Between 1996-1998, 1,558 young Danish men with a mean age of 19 years volunteered to produce a semen sample while they attended a compulsory physical examination to determine their fitness for military service1.
What was measured
- Semen volume (in milliliters)
- sperm concentration (in million per milliliter)
- percentage of motile spermatozoa
- percentage of spermatozoa with normal morphology
- total sperm count (in million)
- testis size (in milliliters)
- serum reproductive hormones
The study found that
- Serum testosterone, sex hormone-binding globulin (SHBG), and inhibin B all decreased with increasing BMI, whereas free androgen index and estradiol (the primary female sex hormone) increased in men with increasing BMI. Broadly interpreted, that means that a lot of body fat has a significantly negative impact on male hormone levels.
- Serum FSH was higher among slim men. Since FSH regulates the development, growth, pubertal maturation and reproductive processes of the body. This group is therefore considered more fertile.
- Men with a BMI <20 kg/m(2) had a reduction in sperm concentration and total sperm count of 28.1% and 36.4%, respectively. Very thin men are therefore less fertile than slim and men with normal level of body fat.
- Men with a BMI >25 kg/m(2) had a reduction in sperm concentration and total sperm count of 21.6% and 23.9%, respectively, compared to men with BMI between 20-25 kg/m(2). Overweight men were therefore also shown to be less fertile.
- Percentages of normal spermatozoa were reduced, although not significantly, among men a BMI below 20 and above 25.
- Semen volume and percentage of motile spermatozoa were not affected by BMI.
High or low BMI was associated with reduced semen quality. It remains to be seen whether the increasing occurrence of obesity in the Western world may contribute to an epidemic of poor semen quality registered in some of the same countries. If so, some cases of subfertility may be preventable.
Single or multi-nutrients?
Every chain is only as strong as its weakest link. Whether a man is affected by low sperm count, poor motility or general poor sperm quality, it is most effective to take a combination product to make sure all sperm parameters and therefore the overall Total Motile Spermatozoa (TMS) count is maximised. TMS is the product of sperm count, motility and sperm volume and measures how many million sperm cells are motile in an entire ejaculate.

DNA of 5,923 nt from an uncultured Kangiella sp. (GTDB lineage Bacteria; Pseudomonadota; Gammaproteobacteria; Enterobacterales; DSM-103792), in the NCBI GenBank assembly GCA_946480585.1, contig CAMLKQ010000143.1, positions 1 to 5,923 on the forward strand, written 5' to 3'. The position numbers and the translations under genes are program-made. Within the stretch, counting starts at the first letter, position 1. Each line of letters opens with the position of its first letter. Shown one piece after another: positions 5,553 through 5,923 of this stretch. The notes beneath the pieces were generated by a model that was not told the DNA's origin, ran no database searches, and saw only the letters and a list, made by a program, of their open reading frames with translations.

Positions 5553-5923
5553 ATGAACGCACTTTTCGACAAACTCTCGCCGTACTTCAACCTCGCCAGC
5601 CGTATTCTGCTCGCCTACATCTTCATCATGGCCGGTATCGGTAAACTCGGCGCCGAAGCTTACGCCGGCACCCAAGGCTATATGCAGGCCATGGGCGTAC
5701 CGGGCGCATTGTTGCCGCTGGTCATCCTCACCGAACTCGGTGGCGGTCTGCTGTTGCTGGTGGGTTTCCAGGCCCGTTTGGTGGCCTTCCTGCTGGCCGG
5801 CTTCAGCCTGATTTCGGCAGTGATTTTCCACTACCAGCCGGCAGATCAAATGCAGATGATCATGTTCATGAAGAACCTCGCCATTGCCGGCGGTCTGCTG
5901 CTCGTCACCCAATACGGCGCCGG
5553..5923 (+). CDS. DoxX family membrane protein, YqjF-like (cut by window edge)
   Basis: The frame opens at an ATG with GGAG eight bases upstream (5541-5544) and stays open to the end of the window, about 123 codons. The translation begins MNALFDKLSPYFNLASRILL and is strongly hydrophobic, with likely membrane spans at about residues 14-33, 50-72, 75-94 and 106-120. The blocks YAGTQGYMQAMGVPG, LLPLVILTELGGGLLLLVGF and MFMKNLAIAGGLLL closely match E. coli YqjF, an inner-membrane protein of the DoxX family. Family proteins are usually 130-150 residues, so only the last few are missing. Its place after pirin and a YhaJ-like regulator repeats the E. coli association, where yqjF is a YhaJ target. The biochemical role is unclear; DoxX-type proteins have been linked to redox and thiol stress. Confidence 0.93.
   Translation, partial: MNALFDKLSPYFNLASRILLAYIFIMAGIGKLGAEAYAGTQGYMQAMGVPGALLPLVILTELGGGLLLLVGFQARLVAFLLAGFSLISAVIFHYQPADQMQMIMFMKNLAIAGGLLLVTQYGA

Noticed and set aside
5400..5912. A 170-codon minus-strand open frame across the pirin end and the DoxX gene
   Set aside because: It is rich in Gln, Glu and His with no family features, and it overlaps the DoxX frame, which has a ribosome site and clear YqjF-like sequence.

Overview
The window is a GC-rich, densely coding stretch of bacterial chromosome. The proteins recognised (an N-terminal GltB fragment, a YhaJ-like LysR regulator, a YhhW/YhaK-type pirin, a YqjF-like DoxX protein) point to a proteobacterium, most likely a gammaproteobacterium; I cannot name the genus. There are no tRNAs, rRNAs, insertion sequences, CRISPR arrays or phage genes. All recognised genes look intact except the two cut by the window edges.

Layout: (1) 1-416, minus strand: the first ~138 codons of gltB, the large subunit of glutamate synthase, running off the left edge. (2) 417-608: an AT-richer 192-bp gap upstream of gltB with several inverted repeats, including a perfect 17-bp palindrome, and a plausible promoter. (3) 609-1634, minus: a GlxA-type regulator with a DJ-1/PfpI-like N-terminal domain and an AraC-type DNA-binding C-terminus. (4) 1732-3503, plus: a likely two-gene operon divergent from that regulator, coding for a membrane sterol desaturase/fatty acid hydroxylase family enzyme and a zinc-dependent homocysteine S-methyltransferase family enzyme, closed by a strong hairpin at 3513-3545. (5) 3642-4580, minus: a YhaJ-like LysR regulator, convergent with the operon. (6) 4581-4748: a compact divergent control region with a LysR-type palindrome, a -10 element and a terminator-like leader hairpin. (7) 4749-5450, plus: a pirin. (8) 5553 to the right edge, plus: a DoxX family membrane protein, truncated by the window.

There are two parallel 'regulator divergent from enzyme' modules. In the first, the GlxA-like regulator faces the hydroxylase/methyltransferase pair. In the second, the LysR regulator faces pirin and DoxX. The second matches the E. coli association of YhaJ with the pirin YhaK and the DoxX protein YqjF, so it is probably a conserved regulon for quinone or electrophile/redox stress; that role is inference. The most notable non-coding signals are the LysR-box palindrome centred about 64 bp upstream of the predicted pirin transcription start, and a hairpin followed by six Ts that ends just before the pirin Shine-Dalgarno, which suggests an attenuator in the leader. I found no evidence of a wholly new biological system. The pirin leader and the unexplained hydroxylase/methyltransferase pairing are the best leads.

Fertility specialists therefore recommend that men should take a combination product, which includes several fertility nutrients. The nutrients are all affordable, well-tolerated and proven to be highly complimentary in their effectiveness improving multiple sperm parameters simultaneously.
Increasing nutrient intake to boost male fertility
With the effects of nutrients on male fertility well established, men wanting to start a family need to pay close attention to their diet.
Although the body can produce some amino acids such as glutathione, arginine, and carnitine, there is still a dietary requirement to sustain healthy levels. Trace elements, vitamins and minerals all need to be obtained through diet.
Although a balanced diet enriched with unprocessed foods can help to sustain the availability of nutrients necessary for healthy fertility, there can be limitations. For example, during periods of illness or prolonged stress, the body’s nutritional demands increase.
This can lead to a reduction in fertility. Lifestyle factors such as tobacco and alcohol use, insufficient sleep, excessive weight gain, and inactivity can all negativity affect fertility.
One of the easiest and most effective ways to ensure that the body has sufficient access to nutrients to support fertility is with supplements. There is a range of natural supplements that have been formulated with nutrients important for male fertility.
Men wanting to start a family are strongly encouraged to consider a dietary supplement to ensure that any fertility issues due to nutrient deficiencies are addressed. This is an effective, affordable, proven and convenient way to support male fertility – especially when considering the high costs and uncertain probabilities of fertility treatment such as IVF and ISCI.
Together with positive lifestyle adjustments, supplements can significantly help to improve conception rates.
Male fertility nutrients
- “http://www.ncbi.nlm.nih.gov/pubmed/15482761” ↩